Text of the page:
Good documentaries reveal the truth. Better documentaries ask, What is truth? Capturing the Friedmans is a great documentary because of the way it suggests there is no absolute truth about this family in turmoil. The film, which won the Grand Jury Prize at this year's Sundance Film Festival, is the debut feature of Andrew Jarecki, the man who founded Moviefone and made a bundle selling it to AOL.
The film begins on Thanksgiving Eve 1987, when the Friedman house is raided by police who discover child pornography belonging to the family patriarch, Arnold, an award-winning math teacher and respected member of the community. His entire family is stunned, especially his wife, Elaine. The situation then gets worse: Arnold and his 18-year-old son, Jesse, are accused of committing rape and sodomy in an after-school computer class that they taught together.
From that point the film follows two separate paths in an attempt to encompass the story. The first path deals with evidence of the crime itself. To that end, Jarecki interviews policemen, lawyers, judges, writers, victims, friends and family, including Arnold's younger brother, Howard, who may have been the first person Arnold molested when they slept together in the same room as boys. (Arnold claims he did. Howard doesn't remember it.) The second path charts the Friedmans' complex family relationship, which turns out to have a huge impact on the legal case itself.
Arnold and Elaine have three sons: David, a clown for children's parties; Seth, who chose not to participate in the making of the film; and Jesse, the youngest. David is at the center of the film because it was through him that Jarecki was reminded of the notorious case. Jarecki was originally doing a film about children's entertainers when David told him that yes, he was that David Friedman. He also said he had many hours of videotape he had shot of his family. It is during the viewing of these painful videotapes that viewers discover the malignant family dynamics.
The three sons adored Arnold, a quirky, funny man who had left college to play in a mambo band under the name "Arnito Rey." They defended him to the hilt, willing to overlook his penchant for lewd pictures of young boys, figuring that this was as far as the sexual obsession went--and this was what they needed to believe.
But Elaine wasn't so sure. Theirs had never been a particularly close or romantic relationship, and if one sordid thing might be true, why not another? As a result, she was unwilling to stand behind Arnold the way the sons expected, which led to her being even more ostracized from the group.
Jarecki reveals information in the same order that he discovers it--which gives viewers time to digest each bit of evidence before encountering something that might contradict it. This approach keeps us on our toes, since we're never quite sure we've heard the whole story.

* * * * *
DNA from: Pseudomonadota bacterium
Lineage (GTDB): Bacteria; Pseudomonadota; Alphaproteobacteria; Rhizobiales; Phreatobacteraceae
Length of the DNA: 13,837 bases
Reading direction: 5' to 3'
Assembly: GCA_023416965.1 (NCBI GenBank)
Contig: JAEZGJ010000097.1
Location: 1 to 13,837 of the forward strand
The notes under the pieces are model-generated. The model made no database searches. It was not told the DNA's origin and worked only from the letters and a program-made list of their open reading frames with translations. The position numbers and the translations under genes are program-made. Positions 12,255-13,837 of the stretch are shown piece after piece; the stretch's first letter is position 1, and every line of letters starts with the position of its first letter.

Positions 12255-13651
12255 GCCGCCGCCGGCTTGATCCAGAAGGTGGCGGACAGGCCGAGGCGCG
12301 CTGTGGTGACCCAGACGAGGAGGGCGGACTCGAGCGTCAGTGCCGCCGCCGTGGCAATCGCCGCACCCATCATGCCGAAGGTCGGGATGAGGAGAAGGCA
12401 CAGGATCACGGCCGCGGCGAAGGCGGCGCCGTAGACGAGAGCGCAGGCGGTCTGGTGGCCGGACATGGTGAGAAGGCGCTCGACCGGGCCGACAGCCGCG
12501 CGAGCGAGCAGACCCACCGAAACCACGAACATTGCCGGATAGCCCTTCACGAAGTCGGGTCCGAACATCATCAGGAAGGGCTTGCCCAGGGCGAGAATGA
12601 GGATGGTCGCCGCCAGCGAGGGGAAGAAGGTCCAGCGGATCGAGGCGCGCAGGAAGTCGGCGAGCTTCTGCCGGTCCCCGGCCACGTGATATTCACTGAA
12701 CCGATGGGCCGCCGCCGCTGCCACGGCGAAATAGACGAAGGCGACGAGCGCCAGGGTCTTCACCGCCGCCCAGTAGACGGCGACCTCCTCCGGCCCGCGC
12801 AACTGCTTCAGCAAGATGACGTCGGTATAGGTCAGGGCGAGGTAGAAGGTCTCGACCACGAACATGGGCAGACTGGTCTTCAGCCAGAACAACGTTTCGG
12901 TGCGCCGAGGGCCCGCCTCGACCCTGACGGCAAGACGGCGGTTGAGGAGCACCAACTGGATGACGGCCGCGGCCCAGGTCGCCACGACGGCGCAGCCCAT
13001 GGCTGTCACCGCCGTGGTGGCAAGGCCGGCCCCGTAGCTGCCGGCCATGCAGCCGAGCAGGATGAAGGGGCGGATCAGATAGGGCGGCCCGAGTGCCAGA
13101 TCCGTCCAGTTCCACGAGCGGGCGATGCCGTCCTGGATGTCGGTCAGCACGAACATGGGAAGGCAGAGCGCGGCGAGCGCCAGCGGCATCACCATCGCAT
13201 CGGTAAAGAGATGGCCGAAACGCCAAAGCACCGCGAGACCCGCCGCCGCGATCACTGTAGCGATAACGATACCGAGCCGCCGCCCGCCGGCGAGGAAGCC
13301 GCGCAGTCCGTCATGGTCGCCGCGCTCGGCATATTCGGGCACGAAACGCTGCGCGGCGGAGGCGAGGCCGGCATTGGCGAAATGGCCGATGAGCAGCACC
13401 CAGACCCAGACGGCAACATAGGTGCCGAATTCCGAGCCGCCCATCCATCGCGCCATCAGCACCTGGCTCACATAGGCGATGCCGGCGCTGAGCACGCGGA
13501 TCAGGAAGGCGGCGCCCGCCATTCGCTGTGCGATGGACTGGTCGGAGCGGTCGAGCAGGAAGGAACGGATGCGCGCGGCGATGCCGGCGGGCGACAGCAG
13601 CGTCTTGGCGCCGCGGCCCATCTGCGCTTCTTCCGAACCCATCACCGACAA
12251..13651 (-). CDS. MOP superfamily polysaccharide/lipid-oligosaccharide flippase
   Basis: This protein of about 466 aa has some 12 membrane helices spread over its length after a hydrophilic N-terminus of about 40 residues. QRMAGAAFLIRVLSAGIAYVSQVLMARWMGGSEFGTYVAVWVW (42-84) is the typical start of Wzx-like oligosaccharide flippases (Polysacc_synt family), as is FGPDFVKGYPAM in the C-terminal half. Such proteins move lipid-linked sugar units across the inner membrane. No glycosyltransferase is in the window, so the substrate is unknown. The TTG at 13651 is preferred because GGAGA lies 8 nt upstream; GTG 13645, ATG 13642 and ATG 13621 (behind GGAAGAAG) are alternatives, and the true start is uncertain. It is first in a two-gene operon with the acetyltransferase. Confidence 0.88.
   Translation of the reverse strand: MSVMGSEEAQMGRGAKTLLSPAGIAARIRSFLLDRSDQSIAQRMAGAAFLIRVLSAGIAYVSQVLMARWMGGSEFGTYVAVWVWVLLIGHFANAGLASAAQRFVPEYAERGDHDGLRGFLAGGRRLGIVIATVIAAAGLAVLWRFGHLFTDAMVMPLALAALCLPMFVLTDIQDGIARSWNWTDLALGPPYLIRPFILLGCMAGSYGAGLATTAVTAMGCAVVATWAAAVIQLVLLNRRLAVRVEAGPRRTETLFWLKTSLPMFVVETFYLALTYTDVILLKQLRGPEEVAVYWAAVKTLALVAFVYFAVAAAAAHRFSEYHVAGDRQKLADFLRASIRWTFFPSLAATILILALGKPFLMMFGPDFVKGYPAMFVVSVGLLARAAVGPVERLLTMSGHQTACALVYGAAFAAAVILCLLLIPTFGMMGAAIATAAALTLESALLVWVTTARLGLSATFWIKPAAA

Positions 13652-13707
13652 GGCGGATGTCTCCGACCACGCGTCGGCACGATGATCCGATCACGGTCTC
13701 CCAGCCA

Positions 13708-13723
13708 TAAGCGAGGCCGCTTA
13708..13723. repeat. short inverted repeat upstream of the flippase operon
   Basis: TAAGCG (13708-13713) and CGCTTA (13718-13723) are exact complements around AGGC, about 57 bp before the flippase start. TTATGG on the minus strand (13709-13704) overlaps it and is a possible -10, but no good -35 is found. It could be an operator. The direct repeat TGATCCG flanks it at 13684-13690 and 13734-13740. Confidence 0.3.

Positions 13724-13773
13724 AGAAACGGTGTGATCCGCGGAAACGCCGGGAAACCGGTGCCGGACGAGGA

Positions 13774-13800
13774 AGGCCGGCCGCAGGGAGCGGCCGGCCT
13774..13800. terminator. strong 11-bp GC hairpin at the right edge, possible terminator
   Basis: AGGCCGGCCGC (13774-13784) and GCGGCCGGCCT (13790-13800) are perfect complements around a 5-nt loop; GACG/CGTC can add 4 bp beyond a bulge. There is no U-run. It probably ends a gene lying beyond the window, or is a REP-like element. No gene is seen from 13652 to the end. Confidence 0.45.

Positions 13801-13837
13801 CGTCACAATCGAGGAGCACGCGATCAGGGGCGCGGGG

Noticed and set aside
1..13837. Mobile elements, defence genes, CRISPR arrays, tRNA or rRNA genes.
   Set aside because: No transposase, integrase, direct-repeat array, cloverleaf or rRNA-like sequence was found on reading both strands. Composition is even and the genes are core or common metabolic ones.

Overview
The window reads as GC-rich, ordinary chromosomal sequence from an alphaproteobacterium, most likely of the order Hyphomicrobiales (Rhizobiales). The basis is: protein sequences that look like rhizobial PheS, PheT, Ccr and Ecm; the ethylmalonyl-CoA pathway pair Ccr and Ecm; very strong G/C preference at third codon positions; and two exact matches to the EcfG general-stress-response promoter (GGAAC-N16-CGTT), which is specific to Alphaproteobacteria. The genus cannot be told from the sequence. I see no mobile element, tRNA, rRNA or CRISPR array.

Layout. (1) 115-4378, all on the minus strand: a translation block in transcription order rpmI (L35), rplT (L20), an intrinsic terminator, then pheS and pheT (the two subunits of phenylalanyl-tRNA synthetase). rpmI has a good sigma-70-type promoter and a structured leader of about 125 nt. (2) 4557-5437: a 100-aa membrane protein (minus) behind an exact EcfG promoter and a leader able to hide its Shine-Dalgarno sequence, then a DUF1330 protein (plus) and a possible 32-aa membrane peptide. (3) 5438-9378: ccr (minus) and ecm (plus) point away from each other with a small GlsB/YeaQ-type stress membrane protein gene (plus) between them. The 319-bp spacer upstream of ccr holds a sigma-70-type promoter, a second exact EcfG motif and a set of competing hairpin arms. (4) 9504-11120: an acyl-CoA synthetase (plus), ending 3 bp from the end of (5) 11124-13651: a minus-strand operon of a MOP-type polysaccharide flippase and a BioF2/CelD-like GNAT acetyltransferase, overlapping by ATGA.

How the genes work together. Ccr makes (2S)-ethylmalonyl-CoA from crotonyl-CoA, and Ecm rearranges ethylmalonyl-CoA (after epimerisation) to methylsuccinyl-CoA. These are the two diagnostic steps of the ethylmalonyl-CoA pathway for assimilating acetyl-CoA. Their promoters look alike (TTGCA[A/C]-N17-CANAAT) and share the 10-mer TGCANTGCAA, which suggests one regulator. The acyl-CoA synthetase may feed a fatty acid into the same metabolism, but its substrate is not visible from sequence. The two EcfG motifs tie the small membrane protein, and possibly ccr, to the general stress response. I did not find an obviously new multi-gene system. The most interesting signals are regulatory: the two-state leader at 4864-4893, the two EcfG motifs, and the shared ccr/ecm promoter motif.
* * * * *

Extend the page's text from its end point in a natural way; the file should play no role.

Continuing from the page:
As the film progresses and the verbal evidence against Arnold mounts (there was never any physical evidence), Jarecki's second path becomes even more important. In a stunning move that infuriates his sons, Arnold decides to plead guilty, rationalizing that this may, in some curious way, help Jesse. But in one of the movie's most revealing moments, Elaine postulates that Arnold needed to go to jail not for the crime he was accused of, but for everything else--real and imagined--that he did over the years.
In an ironic twist, Arnold's confession, instead of exonerating Jesse, all but guarantees that he too will be imprisoned. After all, if Arnold is guilty and Jesse was there, how could he be innocent? (Amazingly, Arnold made no deal for Jesse when he pled guilty.) And sure enough, Jesse has the book thrown at him, despite the sneaky attempt by his storefront attorney to pass the buck back to the old man by claiming that Arnold molested Jesse (a claim they both deny).
It is with Jesse's imprisonment that the greater moral dilemma of the film becomes evident. This isn't just a case of two people caught in a Kafkaesque legal system that relies on mass hysteria and selective memories to mete out justice. It is also a study of the harmful ways that the sins of the father may be visited upon the son and how one injured man's search for penance can lead to a hellish existence for one who loves and believes in him.
Early in the film, Arnold shows his sons an old black-and-white 8 mm. movie from his childhood, which includes a few frames of a pretty young ballerina. Arnold explains that it is a film of his sister, whose death from blood poisoning at a young age led to his parents' divorce and the destruction of his family.
It may seem overly dramatic to suggest that the shot of his sister dancing is Arnold Friedman's "Rosebud" moment, but there is little doubt that whatever pain he experienced as a boy was passed on to his son Jesse.
The search for truth, in this movie, is an endless peeling of the onion: there is always another layer. Just when you think you have it in your grasp, you are stunned to discover that the questions keep mounting. Just ask Jesse Friedman.